Section 14 of the OHS Act clearly dictates the employees health and safety responsibilities and similarly the organisation’s health and safety policy documents and plan.
The OHS Act Section 14
General duties of employees at work (part of the health and safety policy template South Africa)
Every employee shall at work-
- take reasonable care for the health and safety of himself and of other persons who may be affected by his acts or omissions;
- as regards any duty or requirement imposed on his employer or any other person by this Act, co-operate with such employer or person to enable that duty or requirement to be performed or complied with;
- carry out any lawful order given to him, and obey the health and safety rules and procedures laid down by his employer or by anyone authorised thereto by his employer, in the interest of health or safety;
- if any situation which is unsafe or unhealthy comes to his attention, as soon as practicable report such situation to his employer or to the health and safety representative for his workplace or section thereof, as the case may be, who shall report it to the employer; and
- if he is involved in any incident which may affect his health or which has caused an injury to himself, report such incident to his employer or to anyone authorised thereto by the employer, or to his health and safety representative, as soon as practicable but not later than the end of the particular shift during which the incident occurred, unless the circumstances were such that the reporting of the incident was not possible, in which case he shall report the incident as soon as practicable thereafter.
Section 14 states that all employees are also responsible for their own health and safety and that they should take reasonable care of those around them. It also makes provision for the employee to cooperate with the employer’s requirements set out in terms of the health and safety policy. It is therefore the responsibility of the employee to obey all lawful instructions or rules that are implemented in the interest of H&S for the benefit of all employees.
What to include in organisational policies and procedures for health, safety and welfare
The health and safety policy statement defines the employer’s commitment to a safe working
environment for all employees. The policy statement and plan should include the following:
- How to remove, minimise or control risks
- Discuss the consultation process between employer and employee
- Discuss how employee supervision will be implemented
- Discuss systems to continuously train and update employees on latest health and safety trends and technology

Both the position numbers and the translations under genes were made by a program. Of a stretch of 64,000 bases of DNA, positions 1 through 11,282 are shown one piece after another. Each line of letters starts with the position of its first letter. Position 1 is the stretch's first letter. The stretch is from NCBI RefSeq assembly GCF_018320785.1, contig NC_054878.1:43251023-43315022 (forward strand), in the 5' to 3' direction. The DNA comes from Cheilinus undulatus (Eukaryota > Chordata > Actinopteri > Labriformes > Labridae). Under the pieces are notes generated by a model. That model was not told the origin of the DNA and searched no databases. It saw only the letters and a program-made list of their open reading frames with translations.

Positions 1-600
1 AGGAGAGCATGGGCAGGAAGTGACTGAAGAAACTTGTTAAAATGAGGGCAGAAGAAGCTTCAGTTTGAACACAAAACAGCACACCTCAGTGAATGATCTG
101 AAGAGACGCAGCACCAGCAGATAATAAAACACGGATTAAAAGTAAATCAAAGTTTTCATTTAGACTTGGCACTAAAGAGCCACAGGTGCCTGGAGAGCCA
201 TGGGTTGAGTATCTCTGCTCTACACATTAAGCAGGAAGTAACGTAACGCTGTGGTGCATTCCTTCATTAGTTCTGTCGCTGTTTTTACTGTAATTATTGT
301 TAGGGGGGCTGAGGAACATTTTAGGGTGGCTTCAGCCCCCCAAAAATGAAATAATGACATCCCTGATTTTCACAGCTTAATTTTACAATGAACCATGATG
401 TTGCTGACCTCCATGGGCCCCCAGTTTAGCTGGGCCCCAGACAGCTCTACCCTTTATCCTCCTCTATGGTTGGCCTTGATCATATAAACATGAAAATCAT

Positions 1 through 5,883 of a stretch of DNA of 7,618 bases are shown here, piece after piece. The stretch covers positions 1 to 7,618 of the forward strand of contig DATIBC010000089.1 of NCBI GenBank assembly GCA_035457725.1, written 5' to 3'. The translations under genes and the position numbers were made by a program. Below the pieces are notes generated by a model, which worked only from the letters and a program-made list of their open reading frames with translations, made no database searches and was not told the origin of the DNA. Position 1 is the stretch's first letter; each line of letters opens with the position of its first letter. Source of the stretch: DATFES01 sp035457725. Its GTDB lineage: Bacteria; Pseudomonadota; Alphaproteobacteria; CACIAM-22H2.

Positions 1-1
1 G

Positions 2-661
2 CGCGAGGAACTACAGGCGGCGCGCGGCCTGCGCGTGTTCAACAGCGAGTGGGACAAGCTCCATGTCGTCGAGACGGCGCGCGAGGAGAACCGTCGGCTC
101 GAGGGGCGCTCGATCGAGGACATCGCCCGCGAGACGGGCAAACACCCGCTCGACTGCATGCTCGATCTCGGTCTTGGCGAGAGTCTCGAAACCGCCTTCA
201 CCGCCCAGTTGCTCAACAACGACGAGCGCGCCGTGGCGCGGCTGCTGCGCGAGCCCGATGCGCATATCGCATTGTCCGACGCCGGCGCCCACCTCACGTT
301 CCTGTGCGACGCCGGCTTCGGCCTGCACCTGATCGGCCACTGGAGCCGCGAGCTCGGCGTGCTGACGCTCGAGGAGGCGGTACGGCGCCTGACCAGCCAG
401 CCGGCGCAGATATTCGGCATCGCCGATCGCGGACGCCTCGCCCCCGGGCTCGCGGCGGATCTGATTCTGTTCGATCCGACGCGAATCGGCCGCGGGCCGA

- Discuss how the working environment will continuously be monitored in order to ensure a healthy and safe workspace
- Discuss control measures to review and update the current health and safety policy
- Display the company’s commitment to financial, human resource, technology and management resources
The importance of health and safety in the workplace
It is important to have a proactive health and safety plan and program in the workplace, which must have representatives supplied by both the employer and its employees. Without representation from both employer and employees, the health and safety plan might well fail or not be effective. The health and safety policy must clearly display the importance of involvement by both parties.
With OHS committee representation from both parties, the OHS Supervisors (employer) and OHS representatives (employees), this committee will be one of the primary driving forces of successful health and safety plan implementation within the organisation. Suitable OHS supervisors need to be selected, to ensure that a positive culture and correct member dynamic exists within the OHS committee, as the success of the health and safety policy and health and safety plan is largely dependent on the OHS committee members. A team approach is required so the OHS supervisors and OHS representatives must work together to drive and create a positive, no-blame, interactive and effective OHS committee structure and culture. The rest of the organisation’s management structure that are not actively involved in the OHS committee must provide the necessary support to ensure its success.
Difference between responsibilities for employers and employees
Employers have a duty to provide a healthy and safe working environment by implementing a health and safety plan and programme that:
- Protects all persons from injury, illness, disability or death;
- Prevents damage to organisations assets and the general environment;
- Prevents exposure to unnecessary occupational illness;
- Prevents unexpected fires and accidents;
- Prevents unnecessary financial loss.
It is the responsibility of all employees to assist management in maintaining this health and safety plan and programme by cooperating and obeying rules put in place.
OHS Act and health and safety policy compliance and the repercussions of non-compliance
It is every employer and employee’s responsibility to comply with the OHS Act as far as is reasonably practicable. Failure by the employer and the employee to comply with the OHS Act and its requirements makes them potentially and possibly liable for criminal prosecution in a court of law.
The type, nature, intention and severity of the contravention will determine the extent of the prosecution. In instances where fatalities or extensive loss or damage to property were experienced, the Department of Labour Inspectors will investigate the scene or incident, compile a report and submit this to the Attorney General, who then decides whether to prosecute or not. Any employer or employee, who breaks the OHS Act law is criminally liable. If convicted, punishment can include hefty fines or imprisonment or even both!